Fans' wait for the World Cup has, of course, been a little longer than normal this time around – ordinarily the tournament would've already been completed.
Nevertheless, the big kick-off is closing in with Qatar 2022 now just 100 days away – we're into the final straight!
As with any major tournament, predicting a winner in the build-up is just a natural part of being a football fan, even if it can often be a fool's errand.
But considering how integral statistics are to football these days, using data might just give you the edge, and that's where Stats Perform come in.
Our Artificial Intelligence team have used Opta's extensive data reserves to quantify each team's chances of winning the entire tournament.
Every match has been run through the Stats Perform World Cup prediction model to calculate the estimated probability of the outcome (win, draw or loss). This uses odds from betting markets and Stats Perform team rankings, which are based on historical and recent performances.
It takes into consideration the strength of each team's opponents as well as the difficulty of their respective paths to the final, plus the make-up of the groups and any relevant seedings heading into the knockouts.
Then, the rest of the tournament is simulated 40,000 times and analysed, providing the AI team with a percentage for each nation, showing the probability of them ultimately lifting the trophy at the Lusail Stadium on December 18.
Let's check out the results…
FAVOURITES: France (17.9 per cent)
Suspend your disbelief! Yes, reigning champions France have the greatest probability of winning the World Cup this year, with our model giving them an almost 18-per cent chance of clinching a third title.
But let's not overlook how remarkable an achievement that would be. No team has retained the World Cup since Brazil in 1962, and the only other occasion of that happening was in the 1930s when Italy won it back-to-back.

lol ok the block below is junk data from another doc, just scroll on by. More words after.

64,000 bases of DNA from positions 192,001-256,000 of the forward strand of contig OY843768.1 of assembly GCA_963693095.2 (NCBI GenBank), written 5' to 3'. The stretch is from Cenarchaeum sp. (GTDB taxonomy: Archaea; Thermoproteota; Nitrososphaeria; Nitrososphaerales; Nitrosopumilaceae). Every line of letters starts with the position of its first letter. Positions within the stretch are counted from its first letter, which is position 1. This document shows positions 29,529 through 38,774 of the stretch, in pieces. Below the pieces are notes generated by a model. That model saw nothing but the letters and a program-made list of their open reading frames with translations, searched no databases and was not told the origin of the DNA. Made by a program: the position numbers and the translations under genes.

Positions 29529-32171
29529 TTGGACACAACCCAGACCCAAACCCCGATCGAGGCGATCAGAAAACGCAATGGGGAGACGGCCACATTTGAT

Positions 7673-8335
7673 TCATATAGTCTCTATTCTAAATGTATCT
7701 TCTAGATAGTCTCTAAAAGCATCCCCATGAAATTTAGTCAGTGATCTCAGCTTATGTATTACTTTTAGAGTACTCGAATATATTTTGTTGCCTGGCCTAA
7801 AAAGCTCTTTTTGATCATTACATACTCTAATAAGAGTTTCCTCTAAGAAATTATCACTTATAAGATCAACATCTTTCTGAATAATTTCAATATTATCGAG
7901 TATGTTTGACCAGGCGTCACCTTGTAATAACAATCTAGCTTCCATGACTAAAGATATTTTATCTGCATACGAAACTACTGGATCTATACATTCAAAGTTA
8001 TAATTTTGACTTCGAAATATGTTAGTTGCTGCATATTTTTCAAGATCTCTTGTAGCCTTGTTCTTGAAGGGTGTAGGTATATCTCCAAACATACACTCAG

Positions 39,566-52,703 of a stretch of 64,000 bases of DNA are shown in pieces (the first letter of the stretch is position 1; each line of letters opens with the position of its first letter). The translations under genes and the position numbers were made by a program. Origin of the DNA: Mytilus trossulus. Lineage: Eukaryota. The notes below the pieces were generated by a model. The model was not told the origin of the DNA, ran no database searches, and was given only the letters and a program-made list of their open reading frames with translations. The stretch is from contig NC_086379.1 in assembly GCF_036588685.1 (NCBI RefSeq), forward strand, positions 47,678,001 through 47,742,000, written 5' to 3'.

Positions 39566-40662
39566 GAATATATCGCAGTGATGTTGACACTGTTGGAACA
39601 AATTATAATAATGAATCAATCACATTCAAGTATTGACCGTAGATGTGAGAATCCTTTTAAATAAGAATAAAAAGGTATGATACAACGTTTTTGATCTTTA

France were the favourites heading into Euro 2020 but were ultimately disappointing – they'll need to do significantly better here otherwise their fate could be sealed by the dreaded winners' curse.
Each of the past four European winners of the World Cup have been eliminated in the group stages, a trend that began with Les Bleus in 2002.
2. Brazil (15.7 per cent)
Another unsurprising entry. That's right, record winners Brazil come in at second in terms of likelihood of winning the World Cup.
Tite's side qualified with ease and clearly have an extremely talented group of players available to them – the problem is getting them all on the pitch at one time while retaining a cohesive and balanced shape.
If Tite can find the magic formula at the World Cup this time, at the very least you'd expect them to get beyond the quarter-finals, the stage they crashed out to Belgium four years ago in Kazan.
Failure, however, will mean Brazil's World Cup drought will stretch to 24 years by the time the 2026 edition comes around, and that would make it their joint-longest barren run in the competition since claiming their first title in 1958.
3. Spain (11.5 per cent)
La Roja aren't the force they were as recently as 10 years ago, when they won a third successive major international tournament with victory at Euro 2012.
However, Luis Enrique has turned them into a side that is easy on the eye and capable of carving open the best teams – their main issue in recent years has been finding a reliable striker, and that'll likely be what determines how far they get in Qatar.